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Probate: Can I contest a administrator and petition the court to take over a estate if the admin. is not doing his job?

San Francisco, CA |

Estate caught on fire and admin./heir received a loan against property

Attorney Answers 3


  1. Appears to be a duplicate question - previously answered.

    Mr.Scalise offers a FREE consultation; he may be reached at 805-244-6850 or by email (craig@scaliselawfirm.com). My responses to questions posted here intended as helpful legal information not legal advice. The information I post does not create an attorney-client relationship. Mr. Scalise is licensed to practice law in California. If you would like to obtain specific legal advice about this issue, you must contact an attorney who is licensed to practice law in your state, and retain him/her.


  2. Yes you can if you are a potential heir/beneficiary of the estate. You need to contact an attorney as this is difficult to accomplish by yourself.


  3. If the administrator is causing harm by breaching the duty to protect the estate and engaging in self-dealing, if you have an interest in the estate, you absolutely can seek the administrator's removal and seek to surcharge the administrator for the administrator's wrongful conduct.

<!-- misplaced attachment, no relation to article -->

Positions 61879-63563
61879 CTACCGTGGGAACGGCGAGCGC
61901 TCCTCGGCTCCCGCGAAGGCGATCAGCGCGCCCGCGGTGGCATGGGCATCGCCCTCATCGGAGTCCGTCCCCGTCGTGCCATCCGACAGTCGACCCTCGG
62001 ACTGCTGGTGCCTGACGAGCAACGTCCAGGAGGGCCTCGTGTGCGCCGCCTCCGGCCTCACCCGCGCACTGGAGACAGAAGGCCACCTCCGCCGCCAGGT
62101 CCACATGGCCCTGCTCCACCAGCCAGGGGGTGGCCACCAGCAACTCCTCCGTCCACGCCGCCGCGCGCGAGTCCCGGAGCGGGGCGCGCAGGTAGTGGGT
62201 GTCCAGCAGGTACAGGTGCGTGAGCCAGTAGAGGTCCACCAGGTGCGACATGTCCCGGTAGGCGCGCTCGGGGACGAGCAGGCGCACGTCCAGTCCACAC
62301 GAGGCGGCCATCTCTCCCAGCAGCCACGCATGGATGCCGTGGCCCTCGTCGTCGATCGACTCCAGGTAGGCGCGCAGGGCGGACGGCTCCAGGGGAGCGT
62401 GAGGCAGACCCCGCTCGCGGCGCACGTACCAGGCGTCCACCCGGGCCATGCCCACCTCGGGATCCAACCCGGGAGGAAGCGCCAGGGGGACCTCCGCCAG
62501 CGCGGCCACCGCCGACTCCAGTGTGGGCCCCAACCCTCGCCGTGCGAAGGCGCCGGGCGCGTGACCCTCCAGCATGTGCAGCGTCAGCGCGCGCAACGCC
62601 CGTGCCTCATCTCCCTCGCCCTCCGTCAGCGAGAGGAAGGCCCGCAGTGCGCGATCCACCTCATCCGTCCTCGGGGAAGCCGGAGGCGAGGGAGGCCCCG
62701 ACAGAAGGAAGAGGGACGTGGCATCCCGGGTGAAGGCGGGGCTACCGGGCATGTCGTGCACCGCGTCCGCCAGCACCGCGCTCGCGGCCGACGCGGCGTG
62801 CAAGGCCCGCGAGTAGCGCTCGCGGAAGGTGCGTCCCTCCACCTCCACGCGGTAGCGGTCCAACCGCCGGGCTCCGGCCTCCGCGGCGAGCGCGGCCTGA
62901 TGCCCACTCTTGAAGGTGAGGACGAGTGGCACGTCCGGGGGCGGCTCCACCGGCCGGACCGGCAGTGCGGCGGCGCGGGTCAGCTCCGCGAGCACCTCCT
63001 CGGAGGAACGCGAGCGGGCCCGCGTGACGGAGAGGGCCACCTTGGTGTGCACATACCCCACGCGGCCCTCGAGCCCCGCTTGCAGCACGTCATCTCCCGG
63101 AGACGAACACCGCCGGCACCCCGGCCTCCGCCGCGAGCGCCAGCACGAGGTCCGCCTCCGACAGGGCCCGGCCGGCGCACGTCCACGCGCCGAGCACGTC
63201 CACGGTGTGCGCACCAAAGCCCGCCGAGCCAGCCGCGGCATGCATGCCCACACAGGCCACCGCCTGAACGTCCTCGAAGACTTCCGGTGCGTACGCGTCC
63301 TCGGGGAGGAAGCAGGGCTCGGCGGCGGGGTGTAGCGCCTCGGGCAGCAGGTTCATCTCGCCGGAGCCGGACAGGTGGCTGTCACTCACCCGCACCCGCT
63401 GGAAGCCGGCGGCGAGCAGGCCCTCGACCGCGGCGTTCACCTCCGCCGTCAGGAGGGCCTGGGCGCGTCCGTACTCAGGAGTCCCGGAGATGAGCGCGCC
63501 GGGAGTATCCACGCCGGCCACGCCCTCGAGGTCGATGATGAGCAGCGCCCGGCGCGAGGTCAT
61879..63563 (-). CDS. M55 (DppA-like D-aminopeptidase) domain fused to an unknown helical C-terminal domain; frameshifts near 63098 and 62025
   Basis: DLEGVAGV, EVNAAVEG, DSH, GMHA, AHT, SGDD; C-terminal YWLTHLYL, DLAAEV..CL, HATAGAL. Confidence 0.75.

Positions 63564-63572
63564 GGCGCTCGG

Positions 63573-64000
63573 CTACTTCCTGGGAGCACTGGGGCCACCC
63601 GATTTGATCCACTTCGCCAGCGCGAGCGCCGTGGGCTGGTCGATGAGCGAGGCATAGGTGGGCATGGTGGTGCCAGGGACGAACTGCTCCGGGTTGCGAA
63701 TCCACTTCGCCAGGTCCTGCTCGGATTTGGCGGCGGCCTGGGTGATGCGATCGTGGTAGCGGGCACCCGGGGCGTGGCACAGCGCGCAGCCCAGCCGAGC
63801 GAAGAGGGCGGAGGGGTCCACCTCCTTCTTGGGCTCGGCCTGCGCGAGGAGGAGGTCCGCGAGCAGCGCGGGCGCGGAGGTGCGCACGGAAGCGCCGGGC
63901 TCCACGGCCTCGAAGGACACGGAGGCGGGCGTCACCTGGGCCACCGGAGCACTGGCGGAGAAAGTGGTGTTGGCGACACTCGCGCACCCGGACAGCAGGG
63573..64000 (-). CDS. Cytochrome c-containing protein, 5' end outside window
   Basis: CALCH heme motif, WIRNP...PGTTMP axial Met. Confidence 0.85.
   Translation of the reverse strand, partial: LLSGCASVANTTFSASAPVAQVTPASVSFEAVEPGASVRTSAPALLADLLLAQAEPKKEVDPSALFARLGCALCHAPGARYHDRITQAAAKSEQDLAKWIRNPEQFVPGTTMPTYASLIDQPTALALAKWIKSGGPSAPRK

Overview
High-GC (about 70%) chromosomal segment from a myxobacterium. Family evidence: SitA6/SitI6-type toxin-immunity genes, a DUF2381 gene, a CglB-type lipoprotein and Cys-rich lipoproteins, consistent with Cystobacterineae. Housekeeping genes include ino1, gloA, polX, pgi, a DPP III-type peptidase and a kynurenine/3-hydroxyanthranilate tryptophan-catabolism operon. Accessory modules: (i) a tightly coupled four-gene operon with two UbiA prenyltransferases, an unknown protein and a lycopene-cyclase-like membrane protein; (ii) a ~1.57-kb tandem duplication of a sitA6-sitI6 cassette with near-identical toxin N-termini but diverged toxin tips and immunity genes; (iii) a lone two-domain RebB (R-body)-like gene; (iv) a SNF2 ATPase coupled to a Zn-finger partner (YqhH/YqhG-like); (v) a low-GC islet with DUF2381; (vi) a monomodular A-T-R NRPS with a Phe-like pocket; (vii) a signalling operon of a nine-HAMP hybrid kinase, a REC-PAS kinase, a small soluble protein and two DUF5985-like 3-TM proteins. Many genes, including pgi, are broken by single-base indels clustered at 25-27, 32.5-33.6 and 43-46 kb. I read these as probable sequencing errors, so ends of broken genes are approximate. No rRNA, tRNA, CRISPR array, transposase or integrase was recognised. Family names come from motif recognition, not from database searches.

Get an attorney quickly.

    The general advice above does not constitute an attorney-client relationship: you haven't hired me or my firm or given me confidential information by posting on this public forum, and my answer on this public forum does not constitute attorney-client advice. IRS Circular 230 Disclosure: In order to comply with requirements imposed by the Internal Revenue Service, we inform you that any U.S. tax advice contained in this communication (including any attachments) is not intended to be used, and cannot be used, for the purpose of (i) avoiding penalties under the Internal Revenue Code or (ii) promoting, marketing, or recommending to another party any transaction or matter addressed herein. While I am licensed to practice in New York and California, I do not actively practice in New York. Regardless, nothing said should be deemed an opinion of law of any state. All readers need to do their own research or pay an attorney for a legal opinion if one is necessary or desired.

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